Handling the trap set

I’ve been a high school volleyball coach for about five years. The last three of those, I’ve been privileged and lucky enough to be the head coach. Before that, I played about 6-7 years of club and beach volleyball in New Zealand with, and against, some of the best in the nation. I wasn’t a star player, but I feel like I held my own and got the job done. 

Over the years, you kind of learn a few things as you play. Some of them good. Other things not so much. The players that learn and adapt their games the quickest tend to be the ones that become elite level players.

One of the key things that really separates the upper echelon from the rest of the pack is their ability to make something from nothing. Nothing exemplifies that more than what elite players do with a trap set.

So, what’s a trap set?

A trap set is ball from the setter that is just WAY too close to the net and blockers can pretty much reach over and grab it. These sets are a blockers wet dream because against most hitters this is a guaranteed block. Against seasoned, smart hitters, however, nothing is guaranteed.

Why do we care about the trap set?

I was recently playing a pickup game and I was in a situation where I was blocking one of these sets and the hitter had already resigned themselves to getting blocked before they even left the ground. I didn’t think much of it at the time, because we won that point (Yes!), but I had time to reflect on it later and really started to think about it.

As coaches, we tend to coach best case scenarios, then prepare a couple of bail out options. Just in case. One thing most coaches never touch, however, is how to deal with the trap set.

Many years ago, I was watching a college game and Karch Kiraly happened to be calling the game. At one point during the game, he said something to the effect of:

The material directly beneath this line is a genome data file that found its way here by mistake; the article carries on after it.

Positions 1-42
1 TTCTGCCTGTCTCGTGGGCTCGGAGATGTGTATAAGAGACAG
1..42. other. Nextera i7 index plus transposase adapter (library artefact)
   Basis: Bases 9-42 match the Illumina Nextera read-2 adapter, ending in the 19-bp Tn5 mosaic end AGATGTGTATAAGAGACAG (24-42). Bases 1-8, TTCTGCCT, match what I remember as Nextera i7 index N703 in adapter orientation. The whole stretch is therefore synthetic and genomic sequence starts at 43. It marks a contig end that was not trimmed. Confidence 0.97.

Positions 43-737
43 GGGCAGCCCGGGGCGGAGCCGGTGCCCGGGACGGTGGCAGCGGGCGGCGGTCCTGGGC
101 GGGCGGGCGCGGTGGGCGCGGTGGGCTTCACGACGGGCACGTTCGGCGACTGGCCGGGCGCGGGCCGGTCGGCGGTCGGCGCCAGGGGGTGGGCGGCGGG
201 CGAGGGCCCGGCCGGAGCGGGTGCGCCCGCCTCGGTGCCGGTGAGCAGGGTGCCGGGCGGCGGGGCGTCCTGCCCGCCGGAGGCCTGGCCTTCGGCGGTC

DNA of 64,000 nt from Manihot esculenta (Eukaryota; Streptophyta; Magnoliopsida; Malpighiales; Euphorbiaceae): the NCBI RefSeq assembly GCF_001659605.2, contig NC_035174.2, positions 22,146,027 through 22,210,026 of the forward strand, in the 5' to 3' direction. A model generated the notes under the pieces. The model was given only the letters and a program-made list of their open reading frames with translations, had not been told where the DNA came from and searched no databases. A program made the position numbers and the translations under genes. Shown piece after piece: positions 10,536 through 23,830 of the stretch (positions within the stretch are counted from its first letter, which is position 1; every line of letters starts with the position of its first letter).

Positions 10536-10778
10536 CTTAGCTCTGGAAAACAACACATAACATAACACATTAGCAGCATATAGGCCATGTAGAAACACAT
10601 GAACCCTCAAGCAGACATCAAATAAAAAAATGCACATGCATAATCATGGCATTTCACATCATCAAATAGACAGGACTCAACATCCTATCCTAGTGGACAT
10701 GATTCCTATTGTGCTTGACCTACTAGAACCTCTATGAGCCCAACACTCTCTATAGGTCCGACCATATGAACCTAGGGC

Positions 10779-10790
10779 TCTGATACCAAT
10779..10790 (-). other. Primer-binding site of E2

“As hitters, we have a lot more time and options on every set. Good hitters have two, or three options on every set. Great hitters have at least three.”

At least three? At least three?! That really stuck with me and for a long time I didn’t really get what he meant.

After a little thought though, it became pretty obvious that on a perfect set, you have the standard three shots (down the line, deep cross court, steep angle), but you also have three, or four tip shots available and we haven’t even begun to consider the tool shots yet!  (shots off the block).

That’s at least seven shots. Let me say that again. That’s at least seven shots! SEVEN SHOTS! WOW! It’s up to the hitter to pick the appropriate shot for the location of the ball and the positioning of the block and defense. Usually, by the time you’re up in the air those seven shots have dwindled down to just one, or two. At that point, experience should tell you which shot is the best one.

That’s great! Now what?

So how does all this apply to the trap set? If the ball is practically in the blockers hands, how can we still have options? Let me tell you!

On all but the worst of sets (tight and barely above the net), we have at least four options.

Option 1: Blast the ball at the block.

Blasting the ball at the block on a trap set is pretty much a guaranteed point. For the opposition. Sadly, 95% of hitters at all but the highest level commit to this option before they’ve even left the ground. This is the one option that should be thrown out right away.

Option 2: Blasting the ball at the sideline and tool the block.

Blasting the ball at the sideline should only be considered if you feel like you don’t have the stability, or time to push the ball into the block. This option is really the last ditch option to try to make something from nothing. If it works, you look like a genius. If it doesn’t, the ball sails way out of court and you look like an idiot. Either way, you get to blast at the ball. LOL!

Option 3: Push the ball in to the block and recover it.

Pushing the ball in to the block and recovering it is actually one of the smartest plays possible because it gives your team a second bite at the apple. If executed well, you give your setter a perfect pass and your entire offense is available and ready to try again. If you pass the ball high enough, you should be back in position and ready to take another swing. Win-win.

Option 4: Rub the ball off the block.

Rubbing the ball off the block is one of the hardest skills to learn, because it takes a cool head and a lot of patience. That said, it’s almost always a guaranteed point. You literally press the ball against the block, and swipe toward the sideline.

Smart, versatile hitters are extremely valuable because they are the ones that are willing to take their time during shot selection and really consider what they have in front of them and almost always score the point. If you want to be set more as a hitter, learn to make the plays on the bad balls. You will be amazed how often setters will go to a hitter they know will score.

Happy hitting!



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